Aren't these little piglets so cute?  And yes we farrow our own pigs.  Not too many farms do that these days.  They are a combination of primarily heritage Berkshire with some heritage Yorkshire and Duroc as well.  
Like the lamb we sell individual cuts along with wholes and halves throughout the year.
We love Pork!!  And you will love our Pork too!!   

p.s  Whenever we post pictures we have to include the caveat that if you feel squeamish about seeing your future meal, pause for a moment.  Take time to realize where your food comes from, how it is raised, and send a thank you to the animals for being part of our circle of life.  You can be a conscious omnivore and respect the animals by choosing to buy local and humanely raised food.  Thanks for supporting our farming adventure!!  




And here is our newest little lamb now one year old.  She is ready to get to work herding these sheep from pasture to pasture.  




Monday, October 14, 2013

"I like turkey in a big brown shoe"

Imagine our surprise when our partner in farming crime found this letter blowing around the Turkey pasture.  Good thing it made it to us so we could share it with all of you.

Farmer Dale Batty out with the Pasture Raised Turkeys! 


Dear partaker of turkey,

I have been enjoying my life out here in the green green grass, roaming free and eating little insects.  It is starting to get chilly now however, the grass is starting to die and I know my life is not meant to last long.  I know you would love me to wait until November, but I am getting big and it is getting cold.  I am ready to fulfill my final purpose in life.  I've had a good life.  I know that through my death you will enjoy a wonderful meal with family and friends, and I will be the center of attention.  I am so thankful that I am raised differently than most of my friends, who tell me life is not enjoyable.  They don't even get to go outside to see the big blue sky!  Thank you for supporting the friendly and healthy way I am raised.  I ask that before you eat, you take a little moment to give thanks for me...my life, my efforts to grow for you, and my farmer's efforts to raise me and end my life in the kindest way possible.  I am a curious little creature and I've included some pictures of my friends and I for your viewing pleasure.   Happy Thanksgiving.  Love,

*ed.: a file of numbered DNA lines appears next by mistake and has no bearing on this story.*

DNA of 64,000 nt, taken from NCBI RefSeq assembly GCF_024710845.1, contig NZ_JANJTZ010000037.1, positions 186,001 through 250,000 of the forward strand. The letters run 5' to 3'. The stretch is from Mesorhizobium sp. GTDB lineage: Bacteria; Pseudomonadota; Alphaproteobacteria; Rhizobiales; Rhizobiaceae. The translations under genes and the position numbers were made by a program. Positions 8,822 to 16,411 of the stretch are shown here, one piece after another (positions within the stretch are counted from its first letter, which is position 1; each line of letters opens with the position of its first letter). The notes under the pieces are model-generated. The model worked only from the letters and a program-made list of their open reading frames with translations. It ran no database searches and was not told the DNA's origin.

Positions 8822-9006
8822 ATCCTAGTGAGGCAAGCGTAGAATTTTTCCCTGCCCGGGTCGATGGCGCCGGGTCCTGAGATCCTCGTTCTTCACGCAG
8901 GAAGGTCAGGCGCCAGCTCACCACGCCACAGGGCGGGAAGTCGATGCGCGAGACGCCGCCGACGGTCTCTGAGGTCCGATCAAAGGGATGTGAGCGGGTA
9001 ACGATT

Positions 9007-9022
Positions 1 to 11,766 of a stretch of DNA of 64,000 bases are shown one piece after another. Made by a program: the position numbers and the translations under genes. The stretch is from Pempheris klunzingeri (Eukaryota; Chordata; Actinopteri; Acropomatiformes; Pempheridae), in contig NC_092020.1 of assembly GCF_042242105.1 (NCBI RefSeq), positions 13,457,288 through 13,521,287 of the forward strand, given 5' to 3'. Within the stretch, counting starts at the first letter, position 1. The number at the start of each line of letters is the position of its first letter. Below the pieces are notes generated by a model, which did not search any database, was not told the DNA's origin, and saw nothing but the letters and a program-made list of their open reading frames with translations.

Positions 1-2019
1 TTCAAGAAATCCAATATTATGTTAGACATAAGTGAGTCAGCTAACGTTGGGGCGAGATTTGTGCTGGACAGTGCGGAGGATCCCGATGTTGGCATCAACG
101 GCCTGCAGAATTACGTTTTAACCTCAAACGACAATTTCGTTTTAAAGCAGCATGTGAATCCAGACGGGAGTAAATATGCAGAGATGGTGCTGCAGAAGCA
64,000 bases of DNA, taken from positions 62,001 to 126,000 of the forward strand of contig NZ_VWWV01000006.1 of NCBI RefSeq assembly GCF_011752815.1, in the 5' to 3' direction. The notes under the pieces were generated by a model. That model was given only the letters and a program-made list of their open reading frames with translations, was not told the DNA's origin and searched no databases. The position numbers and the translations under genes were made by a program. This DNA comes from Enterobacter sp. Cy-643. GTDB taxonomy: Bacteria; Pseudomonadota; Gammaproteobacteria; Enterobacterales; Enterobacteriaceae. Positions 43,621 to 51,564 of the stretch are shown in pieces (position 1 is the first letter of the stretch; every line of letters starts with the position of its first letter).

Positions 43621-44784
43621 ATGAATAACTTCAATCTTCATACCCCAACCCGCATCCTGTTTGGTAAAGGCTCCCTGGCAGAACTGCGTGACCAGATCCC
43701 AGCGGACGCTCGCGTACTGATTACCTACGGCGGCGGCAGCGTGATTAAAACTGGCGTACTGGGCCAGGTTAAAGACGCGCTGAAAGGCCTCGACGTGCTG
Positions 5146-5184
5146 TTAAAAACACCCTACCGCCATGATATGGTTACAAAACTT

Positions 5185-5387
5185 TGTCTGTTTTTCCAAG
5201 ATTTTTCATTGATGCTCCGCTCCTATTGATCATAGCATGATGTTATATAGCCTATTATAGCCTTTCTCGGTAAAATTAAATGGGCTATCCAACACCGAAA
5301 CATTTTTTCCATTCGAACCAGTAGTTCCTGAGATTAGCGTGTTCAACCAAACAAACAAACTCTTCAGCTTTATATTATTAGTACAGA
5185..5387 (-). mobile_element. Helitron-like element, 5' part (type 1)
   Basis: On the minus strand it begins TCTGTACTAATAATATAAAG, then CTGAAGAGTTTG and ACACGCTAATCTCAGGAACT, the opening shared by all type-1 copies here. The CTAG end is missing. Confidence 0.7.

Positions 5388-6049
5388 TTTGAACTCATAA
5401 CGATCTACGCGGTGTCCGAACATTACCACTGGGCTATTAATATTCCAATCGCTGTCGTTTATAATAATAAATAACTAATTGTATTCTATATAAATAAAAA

Tom (your turkey)



A few thoughts of our own now.  This is a busy time of year for us.  We've been meeting a lot of new people at the farmer's markets, wrapping up our gardening, selling turkeys, and last but not least raising 2 cute little girls.


We've had one successful turkey pickup and will have at least 2 more.  Make sure to email us with your order of a locally raised, pastured, free-ranging, Thanksgiving loving, cold hating Turkey, and then tell your friends.  Oh, and don't forget to look up at those beautiful trees turning colors.  Love the fall!  We celebrate 7 years of marriage this month (obviously we weren't farming yet when we planned an October wedding).  We hope to see many of you soon at our house if we haven't seen you yet!

Thursday, August 1, 2013

Pricing!


EGGS from our Pastured Raised Hens: $5 Dozen  (Available every Wednesday 9am - 8pm)

ALL PRICES ARE IN POUNDS.

CHICKEN (Pastured Broilers)
Whole Chicken:  $4.35  (Cornish Cross - average 4.5 lbs - no feathers or insides.)